Tommy Tuberville is racist. How many college coaches are like him?
GOP Senator Tommy Tuberville is an outright racist. We knew it. I knew it. Saying that is not even controversial anymore. It’s like saying that the Earth is round. And the thing is, Tuberville continues to prove how racist he is. Again and again.
At a recent Donald Trump rally in a rural part of Nevada, Tuberville said the Democratic Party is “pro-crime, they want crime”. He added: “They want the crime because they want to take what you have. They want to control what you have.
“They want reparations,” he said, shouting, “because they think the people who committed the crime owe it! Bullsh–! They don’t deserve it.”
Let’s be clear about what Tuberville is saying. Reparations are usually associated with black people being compensated for centuries of slavery. He equates reparations with crime. He actually calls black people criminals. Not individual blacks. All Black people.
“Senator Tuberville’s comments are downright racist, ignorant and utterly sickening,” NAACP President Derrick Johnson said in a statement Monday. “His words promote a centuries-old lie about black people that throughout history has resulted in the most dangerous policies and violent attacks on our community.”
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There was an exchange on CNN after the Tuberville explosion that perfectly sums up how delightfully pre-war Tuberville commentary was. It was started by CNN’s Abby Phillip:
“I mean, just outright racism from a sitting US senator,” she said. “But really talking to white voters about their own preconceptions that black people are responsible for crime and don’t deserve anything as a result.”
So, yes, Tuberville is an absolute racist. We knew it. I knew it. Saying that is not even controversial anymore. But there’s an even bigger story here.
Tuberville spent decades as a college coach, both at the University of Mississippi and at Auburn. How many college football coaches look like Tuberville? How many are doing what he apparently did: making millions from the work of black athletes while apparently hiding their contempt for those same black people?
Did Tuberville view black players as different from those other black people, all living Blackish and whatnot, with our repairs and our basketball and our fried chicken/watermelon spiced grape juice? All of this while we are also committing massive amounts of crime. We are indeed a talented people.
It’s a nice trick to do. Enter the homes of black parents, recruit their sons to play for you, while hating black people.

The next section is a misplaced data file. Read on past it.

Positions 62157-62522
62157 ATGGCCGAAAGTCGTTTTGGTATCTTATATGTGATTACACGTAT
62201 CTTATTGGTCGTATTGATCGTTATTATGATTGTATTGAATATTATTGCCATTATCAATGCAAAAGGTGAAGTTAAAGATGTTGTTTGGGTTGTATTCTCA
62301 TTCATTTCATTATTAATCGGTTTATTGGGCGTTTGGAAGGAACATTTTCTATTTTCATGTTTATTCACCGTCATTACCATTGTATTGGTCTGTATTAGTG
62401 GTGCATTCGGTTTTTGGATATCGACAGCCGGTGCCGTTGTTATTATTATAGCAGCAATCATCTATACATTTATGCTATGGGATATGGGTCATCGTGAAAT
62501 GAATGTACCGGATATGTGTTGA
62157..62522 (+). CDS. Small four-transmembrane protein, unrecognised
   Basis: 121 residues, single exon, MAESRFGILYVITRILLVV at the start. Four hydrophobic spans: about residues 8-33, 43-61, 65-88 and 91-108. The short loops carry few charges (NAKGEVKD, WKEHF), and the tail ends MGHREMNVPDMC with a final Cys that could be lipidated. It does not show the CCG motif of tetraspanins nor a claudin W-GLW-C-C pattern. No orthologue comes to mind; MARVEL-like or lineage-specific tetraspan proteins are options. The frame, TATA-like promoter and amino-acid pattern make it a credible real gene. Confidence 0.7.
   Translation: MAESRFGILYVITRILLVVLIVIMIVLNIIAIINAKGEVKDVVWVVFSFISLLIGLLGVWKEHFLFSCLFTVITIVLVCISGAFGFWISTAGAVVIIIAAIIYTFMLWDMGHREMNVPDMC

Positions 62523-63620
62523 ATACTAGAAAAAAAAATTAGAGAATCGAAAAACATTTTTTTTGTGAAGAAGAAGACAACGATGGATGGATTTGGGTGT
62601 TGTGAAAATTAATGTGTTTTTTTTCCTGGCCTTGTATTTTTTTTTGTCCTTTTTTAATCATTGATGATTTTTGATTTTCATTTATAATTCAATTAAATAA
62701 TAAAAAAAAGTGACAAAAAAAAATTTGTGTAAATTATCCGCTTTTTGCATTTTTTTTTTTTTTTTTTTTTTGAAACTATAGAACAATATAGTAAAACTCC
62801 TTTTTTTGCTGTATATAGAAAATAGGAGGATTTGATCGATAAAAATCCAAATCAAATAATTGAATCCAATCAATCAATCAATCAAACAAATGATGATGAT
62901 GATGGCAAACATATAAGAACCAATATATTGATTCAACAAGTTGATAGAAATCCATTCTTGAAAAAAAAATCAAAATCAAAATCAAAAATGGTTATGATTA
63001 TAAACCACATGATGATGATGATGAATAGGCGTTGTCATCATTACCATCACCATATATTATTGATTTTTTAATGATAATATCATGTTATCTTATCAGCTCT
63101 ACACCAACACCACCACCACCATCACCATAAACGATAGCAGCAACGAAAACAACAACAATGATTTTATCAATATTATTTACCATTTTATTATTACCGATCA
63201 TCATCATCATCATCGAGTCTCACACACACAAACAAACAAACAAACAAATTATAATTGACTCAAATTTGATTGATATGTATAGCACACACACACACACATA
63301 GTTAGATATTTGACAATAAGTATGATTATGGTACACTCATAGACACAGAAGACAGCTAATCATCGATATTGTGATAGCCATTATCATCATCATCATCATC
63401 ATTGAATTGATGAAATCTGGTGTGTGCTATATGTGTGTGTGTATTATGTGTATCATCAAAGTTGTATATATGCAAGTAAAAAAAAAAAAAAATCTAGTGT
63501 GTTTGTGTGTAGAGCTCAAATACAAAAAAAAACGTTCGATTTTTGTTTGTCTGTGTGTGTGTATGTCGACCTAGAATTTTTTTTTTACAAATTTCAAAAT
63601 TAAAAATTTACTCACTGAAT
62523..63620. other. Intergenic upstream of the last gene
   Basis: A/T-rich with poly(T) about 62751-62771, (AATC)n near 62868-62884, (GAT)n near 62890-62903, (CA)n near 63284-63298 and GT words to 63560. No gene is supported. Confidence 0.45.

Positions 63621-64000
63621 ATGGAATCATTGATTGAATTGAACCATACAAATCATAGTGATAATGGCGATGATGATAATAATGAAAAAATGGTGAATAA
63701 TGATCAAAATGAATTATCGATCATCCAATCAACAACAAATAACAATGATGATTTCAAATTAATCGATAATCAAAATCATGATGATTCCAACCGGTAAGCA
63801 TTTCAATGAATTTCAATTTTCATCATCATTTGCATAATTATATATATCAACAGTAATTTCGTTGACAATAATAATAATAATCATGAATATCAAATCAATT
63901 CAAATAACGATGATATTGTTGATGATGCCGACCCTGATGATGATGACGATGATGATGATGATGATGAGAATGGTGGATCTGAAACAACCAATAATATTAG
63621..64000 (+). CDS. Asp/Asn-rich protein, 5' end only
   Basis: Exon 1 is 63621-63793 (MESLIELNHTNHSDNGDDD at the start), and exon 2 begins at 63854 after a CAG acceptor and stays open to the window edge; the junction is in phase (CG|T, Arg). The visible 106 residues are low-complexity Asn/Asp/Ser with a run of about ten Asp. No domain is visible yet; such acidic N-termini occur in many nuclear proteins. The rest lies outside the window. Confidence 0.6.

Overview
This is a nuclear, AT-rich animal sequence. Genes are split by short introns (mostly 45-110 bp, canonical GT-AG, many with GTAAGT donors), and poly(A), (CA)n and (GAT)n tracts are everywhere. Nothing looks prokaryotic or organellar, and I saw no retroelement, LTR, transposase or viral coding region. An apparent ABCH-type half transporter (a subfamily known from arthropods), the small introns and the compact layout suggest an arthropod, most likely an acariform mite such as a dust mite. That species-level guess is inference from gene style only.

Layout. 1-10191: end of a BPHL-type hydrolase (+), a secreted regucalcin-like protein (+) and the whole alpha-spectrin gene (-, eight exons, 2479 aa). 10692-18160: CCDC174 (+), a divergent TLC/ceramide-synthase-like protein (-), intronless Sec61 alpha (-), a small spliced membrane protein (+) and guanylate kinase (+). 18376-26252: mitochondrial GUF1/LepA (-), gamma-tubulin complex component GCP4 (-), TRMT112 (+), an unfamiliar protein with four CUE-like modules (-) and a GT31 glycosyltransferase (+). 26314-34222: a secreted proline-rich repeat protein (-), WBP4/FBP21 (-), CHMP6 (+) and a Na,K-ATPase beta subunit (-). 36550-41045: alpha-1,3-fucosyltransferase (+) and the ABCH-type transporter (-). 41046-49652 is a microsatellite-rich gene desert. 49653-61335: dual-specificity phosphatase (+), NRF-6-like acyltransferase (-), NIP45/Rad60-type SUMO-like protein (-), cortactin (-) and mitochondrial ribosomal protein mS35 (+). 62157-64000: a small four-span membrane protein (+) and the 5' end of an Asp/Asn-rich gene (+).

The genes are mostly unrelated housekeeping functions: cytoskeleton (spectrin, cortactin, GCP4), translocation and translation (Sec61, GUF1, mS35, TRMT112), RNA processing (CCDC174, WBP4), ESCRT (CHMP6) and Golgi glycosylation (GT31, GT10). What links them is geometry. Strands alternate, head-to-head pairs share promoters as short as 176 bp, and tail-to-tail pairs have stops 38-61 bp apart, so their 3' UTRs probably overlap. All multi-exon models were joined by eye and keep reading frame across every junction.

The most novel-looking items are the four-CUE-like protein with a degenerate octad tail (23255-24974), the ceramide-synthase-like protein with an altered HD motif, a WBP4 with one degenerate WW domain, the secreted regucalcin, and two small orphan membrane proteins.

It is unfair and inaccurate to say that all white college football coaches feel the same way as Tuberville. But if you think that’s just a small number of college coaches, you’re a fool. You didn’t pay attention.
Last year, UT-Chattanooga fired an assistant coach for a gruesomely racist tweet about Stacey Abrams, who is now running for governor of Georgia. Former TCU football coach Gary Patterson used the N-word with his players. He is now an assistant coach at the University of Texas.
Oklahoma State coach Mike Gundy has had many racial issues. University of Iowa football players sued the school for racial discrimination. There was the resignation of Cale Gundy. There was the embarrassing and tone-deaf use of a photo of Trayvon Martin by Ohio State to enforce the team’s rule banning the use of hoodies.
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There are many other examples.
There are plenty of great leaders in college football, but it’s clear there are others who probably didn’t see issues with Tuberville’s racism.
Every college football writer should ask every coach they cover to comment on Tuberville’s remarks, because he’s still a big name in the sport. Every college football coach should condemn what Tuberville said.
Each of us should note that Tuberville was cheered by the crowd around him as he spoke.
It’s important to avoid Tuberville because his lyrics aren’t just shameful. They are extremely dangerous.
“His comments are about the most vicious, vile, disgusting, parochial and racist things I have heard in a very, very long time,” Rep. Kweisi Mfume, who is also the former head of the NAACP, told MSNBC. “That’s how violence starts against black people, like in the case of Buffalo.”
He added: “Because people take (what Tuberville said), the sick, and they think they have to do something to extend the philosophy of the senator. I hope all elected officials on both sides of the ‘gone condemn that. He’s a bigot, and until he says something different, he’ll still be considered a bigot.”
So, yes, Tuberville is an absolute racist. We knew it. I knew it. Saying that is not even controversial anymore. But the question, the most important question, is this:
How many others are there like Tuberville? Hide their true feelings? Coaching black players and entering black houses to recruit sons? While holding white nationalist views?